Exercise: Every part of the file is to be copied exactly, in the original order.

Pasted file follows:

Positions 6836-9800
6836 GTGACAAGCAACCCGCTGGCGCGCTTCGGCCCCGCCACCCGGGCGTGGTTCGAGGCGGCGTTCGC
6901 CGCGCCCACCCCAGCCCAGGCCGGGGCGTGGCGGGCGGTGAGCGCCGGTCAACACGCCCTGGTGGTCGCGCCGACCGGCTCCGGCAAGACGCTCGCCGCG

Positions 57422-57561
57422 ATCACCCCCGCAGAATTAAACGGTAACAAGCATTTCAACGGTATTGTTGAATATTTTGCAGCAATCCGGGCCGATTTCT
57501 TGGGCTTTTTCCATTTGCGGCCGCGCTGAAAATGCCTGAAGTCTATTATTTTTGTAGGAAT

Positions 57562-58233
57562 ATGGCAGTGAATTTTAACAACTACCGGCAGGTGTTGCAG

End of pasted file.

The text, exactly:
Positions 6836-9800
6836 GTGACAAGCAACCCGCTGGCGCGCTTCGGCCCCGCCACCCGGGCGTGGTTCGAGGCGGCGTTCGC
6901 CGCGCCCACCCCAGCCCAGGCCGGGGCGTGGCGGGCGGTGAGCGCCGGTCAACACGCCCTGGTGGTCGCGCCGACCGGCTCCGGCAAGACGCTCGCCGCG

Positions 57422-57561
57422 ATCACCCCCGCAGAATTAAACGGTAACAAGCATTTCAACGGTATTGTTGAATATTTTGCAGCAATCCGGGCCGATTTCT
57501 TGGGCTTTTTCCATTTGCGGCCGCGCTGAAAATGCCTGAAGTCTATTATTTTTGTAGGAAT

Positions 57562-58233
57562 ATGGCAGTGAATTTTAACAACTACCGGCAGGTGTTGCAG